Leaders of every sort are in disrepute, the extensive activities of the leadership teaching industry have not caused improvement in the average quality of leadership, we still do not have a very clear understanding of how to grow good leaders or stop bad ones, and disillusioned followers are growing entitled, emboldened and empowered, according to Barbara Kellerman in her book The End of Leadership.
The first six of the eight chapters of the book give an historical perspective explaining how and why the extent of powers enjoyed by leaders have been diminishing. Confucius’s ideal leader was a “gentleman”; Plato’s ideal was a philosopher-king. In the Middle Ages, royalty ruled on earth and God, through the Catholic Church, ruled the kingdom of heaven. The introduction of printing technology enabled Martin Luther to challenge the authority of the Catholic Church, and since then the absolute powers of leaders have been receding, as followers have become more empowered to communicate with each other and co-operate to resist tyranny.
In the workplace, concepts such as bottom-up control, employee activism and corporate democracy started coming into vogue in the 1970s. Command-and-control management theory gave way to cooperation and collaboration. Chief executives became servant-leaders and team players. The personal lives of prominent leaders are now examined publicly, and through social media leaders are subjected to streams of criticism and vitriol. The leader’s ability to control his or her environment has largely disappeared as the result of advances in communication technology.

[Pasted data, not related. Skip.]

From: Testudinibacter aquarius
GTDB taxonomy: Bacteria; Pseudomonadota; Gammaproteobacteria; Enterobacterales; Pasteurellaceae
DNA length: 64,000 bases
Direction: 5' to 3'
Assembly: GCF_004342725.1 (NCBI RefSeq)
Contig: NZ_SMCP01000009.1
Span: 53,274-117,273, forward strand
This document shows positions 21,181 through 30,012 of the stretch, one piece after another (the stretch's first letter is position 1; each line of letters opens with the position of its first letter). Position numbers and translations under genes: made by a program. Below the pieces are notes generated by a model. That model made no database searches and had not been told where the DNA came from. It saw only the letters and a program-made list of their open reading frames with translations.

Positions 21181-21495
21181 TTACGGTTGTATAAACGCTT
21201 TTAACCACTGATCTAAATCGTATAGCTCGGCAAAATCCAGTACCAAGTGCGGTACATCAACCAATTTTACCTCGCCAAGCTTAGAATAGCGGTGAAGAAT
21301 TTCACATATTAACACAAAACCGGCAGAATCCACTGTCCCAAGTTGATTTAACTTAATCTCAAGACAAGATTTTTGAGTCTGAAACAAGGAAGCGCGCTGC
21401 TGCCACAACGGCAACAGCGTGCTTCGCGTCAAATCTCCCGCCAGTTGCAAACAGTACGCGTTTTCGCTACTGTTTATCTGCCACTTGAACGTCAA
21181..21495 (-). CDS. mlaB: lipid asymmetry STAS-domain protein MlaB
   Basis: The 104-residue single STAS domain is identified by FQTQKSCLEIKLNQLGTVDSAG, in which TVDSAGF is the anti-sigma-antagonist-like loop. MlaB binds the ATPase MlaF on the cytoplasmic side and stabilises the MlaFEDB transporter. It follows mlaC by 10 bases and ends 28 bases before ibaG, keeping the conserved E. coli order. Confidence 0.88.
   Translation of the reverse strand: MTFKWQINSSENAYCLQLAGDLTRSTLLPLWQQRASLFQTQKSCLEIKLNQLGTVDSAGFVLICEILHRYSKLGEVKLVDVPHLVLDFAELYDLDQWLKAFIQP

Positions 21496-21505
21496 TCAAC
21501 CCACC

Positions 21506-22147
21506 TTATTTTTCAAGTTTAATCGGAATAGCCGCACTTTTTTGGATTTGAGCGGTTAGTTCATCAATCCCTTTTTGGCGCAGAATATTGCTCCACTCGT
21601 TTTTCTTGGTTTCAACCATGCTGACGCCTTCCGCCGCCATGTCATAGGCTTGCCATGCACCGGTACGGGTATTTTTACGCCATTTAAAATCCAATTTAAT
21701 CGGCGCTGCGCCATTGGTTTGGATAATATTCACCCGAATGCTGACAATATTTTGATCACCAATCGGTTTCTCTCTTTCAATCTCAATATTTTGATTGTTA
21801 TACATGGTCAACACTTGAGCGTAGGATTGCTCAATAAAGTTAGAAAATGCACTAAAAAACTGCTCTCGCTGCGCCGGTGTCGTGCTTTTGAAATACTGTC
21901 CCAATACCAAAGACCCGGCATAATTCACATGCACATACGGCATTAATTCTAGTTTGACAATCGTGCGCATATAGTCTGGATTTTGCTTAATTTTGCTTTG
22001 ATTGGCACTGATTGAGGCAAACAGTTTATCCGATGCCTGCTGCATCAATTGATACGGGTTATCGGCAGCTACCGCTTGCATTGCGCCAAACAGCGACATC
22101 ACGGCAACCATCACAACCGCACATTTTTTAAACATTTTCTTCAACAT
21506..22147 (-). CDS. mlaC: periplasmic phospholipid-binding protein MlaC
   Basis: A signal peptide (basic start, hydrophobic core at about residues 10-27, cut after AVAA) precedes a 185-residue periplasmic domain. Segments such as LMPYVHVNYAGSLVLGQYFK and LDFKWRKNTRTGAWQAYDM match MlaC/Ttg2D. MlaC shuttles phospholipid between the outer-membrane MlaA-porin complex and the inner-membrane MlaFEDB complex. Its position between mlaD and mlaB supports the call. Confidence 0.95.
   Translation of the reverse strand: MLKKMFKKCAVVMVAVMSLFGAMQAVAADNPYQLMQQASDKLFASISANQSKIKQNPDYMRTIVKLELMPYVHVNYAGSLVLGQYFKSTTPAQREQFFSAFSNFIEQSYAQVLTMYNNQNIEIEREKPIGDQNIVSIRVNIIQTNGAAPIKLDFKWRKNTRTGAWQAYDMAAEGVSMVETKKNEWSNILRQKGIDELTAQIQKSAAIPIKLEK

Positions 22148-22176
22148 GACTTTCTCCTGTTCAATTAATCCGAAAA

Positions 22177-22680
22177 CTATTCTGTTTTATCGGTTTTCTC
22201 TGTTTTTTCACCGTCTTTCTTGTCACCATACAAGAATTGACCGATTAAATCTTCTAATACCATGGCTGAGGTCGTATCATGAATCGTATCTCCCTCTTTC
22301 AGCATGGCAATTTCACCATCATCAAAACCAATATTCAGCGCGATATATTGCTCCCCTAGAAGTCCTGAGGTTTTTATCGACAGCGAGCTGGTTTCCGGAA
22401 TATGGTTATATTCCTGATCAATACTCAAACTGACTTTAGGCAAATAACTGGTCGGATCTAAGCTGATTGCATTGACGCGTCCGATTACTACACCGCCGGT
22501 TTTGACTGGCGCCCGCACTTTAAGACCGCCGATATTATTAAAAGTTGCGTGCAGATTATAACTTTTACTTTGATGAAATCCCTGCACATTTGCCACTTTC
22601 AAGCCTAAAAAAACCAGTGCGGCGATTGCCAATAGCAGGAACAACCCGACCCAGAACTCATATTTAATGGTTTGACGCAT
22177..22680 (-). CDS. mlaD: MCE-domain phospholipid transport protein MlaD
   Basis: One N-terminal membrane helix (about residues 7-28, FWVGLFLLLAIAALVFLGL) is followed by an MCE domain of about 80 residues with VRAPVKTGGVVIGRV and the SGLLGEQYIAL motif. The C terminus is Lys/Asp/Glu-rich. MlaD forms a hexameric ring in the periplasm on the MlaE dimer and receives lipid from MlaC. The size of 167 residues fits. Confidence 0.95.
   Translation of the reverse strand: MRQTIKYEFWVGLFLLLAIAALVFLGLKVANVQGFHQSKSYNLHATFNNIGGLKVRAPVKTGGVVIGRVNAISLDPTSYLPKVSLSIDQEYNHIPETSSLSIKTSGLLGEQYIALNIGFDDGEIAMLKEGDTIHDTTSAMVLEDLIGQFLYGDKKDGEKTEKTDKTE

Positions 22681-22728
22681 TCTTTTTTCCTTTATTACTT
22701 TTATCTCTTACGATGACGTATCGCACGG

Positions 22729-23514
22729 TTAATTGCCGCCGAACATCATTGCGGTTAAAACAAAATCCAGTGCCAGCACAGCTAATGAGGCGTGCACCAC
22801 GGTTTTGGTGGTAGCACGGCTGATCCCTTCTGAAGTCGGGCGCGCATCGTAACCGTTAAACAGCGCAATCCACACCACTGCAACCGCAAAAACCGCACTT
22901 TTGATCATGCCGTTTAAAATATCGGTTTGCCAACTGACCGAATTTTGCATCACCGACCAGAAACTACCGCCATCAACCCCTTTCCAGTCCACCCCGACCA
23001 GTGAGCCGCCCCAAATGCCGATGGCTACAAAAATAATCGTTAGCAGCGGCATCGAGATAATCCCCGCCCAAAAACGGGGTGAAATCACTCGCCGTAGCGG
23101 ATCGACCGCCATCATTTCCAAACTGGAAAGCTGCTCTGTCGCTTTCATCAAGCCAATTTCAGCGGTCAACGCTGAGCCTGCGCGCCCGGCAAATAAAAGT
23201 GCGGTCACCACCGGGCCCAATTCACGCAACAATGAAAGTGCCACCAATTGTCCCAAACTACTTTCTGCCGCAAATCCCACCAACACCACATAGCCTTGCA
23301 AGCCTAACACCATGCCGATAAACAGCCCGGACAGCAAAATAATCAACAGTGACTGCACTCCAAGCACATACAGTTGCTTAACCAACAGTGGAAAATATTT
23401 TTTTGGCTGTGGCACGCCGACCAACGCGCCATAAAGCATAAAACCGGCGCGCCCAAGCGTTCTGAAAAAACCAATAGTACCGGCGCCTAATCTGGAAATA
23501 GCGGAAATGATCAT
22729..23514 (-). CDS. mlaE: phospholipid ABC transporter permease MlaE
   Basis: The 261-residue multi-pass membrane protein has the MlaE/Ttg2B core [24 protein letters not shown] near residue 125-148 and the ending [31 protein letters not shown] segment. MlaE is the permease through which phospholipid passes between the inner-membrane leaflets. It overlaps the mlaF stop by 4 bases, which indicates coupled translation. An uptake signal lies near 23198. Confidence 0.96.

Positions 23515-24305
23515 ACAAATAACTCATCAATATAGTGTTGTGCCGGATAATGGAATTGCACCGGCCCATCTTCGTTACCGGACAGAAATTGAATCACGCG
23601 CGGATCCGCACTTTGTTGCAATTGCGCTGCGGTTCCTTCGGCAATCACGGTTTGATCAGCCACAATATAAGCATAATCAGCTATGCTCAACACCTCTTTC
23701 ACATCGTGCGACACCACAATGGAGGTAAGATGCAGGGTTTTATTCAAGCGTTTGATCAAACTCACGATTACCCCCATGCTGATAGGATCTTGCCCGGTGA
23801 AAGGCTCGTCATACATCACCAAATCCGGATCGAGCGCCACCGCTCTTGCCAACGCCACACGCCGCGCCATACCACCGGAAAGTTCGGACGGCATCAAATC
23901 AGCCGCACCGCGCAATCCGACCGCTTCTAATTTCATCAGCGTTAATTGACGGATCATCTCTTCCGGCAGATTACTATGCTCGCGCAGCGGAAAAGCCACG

The author offers a range of criticisms of the leadership industry: it is poorly policed and not objectively assessed; leadership as an area of intellectual inquiry remains thin; and the evidence for whether it is even possible to teach how to lead wisely and well is scant. In my view these criticisms are well taken: there are useful skills that can be taught, and it is possible to teach about the importance of character attributes such as courage, integrity and resilience, but it may not be possible to actually change a person’s character to supply essential attributes that are lacking. What is really needed is verifiable data comparing people’s leadership performance before and after undergoing leadership training programs.
The author also criticises leadership training for being leader-centric, and failing to teach followership skills such as how to engage, how to collaborate and compromise, how to serve and support good leaders or challenge bad leaders, and how to speak truth to power. In my opinion this criticism is overstated. I cannot comment about leadership programs in general, but I am certainly aware of useful leadership resources dealing with all of these topics.
I also felt that the author’s criticism of the leadership industry for its failure to stop bad leaders was overstated. Leadership trainers do not normally have control over who holds leadership positions or how they behave. Organisations are responsible for the selection and performance management of their own staff including their leaders.
Notwithstanding my disagreement with many of the author’s ideas, I found the book highly engaging and usefully provocative. The historical perspective on the changing nature of leadership is a helpful one, and many challenging questions raised by the author are in need of answers.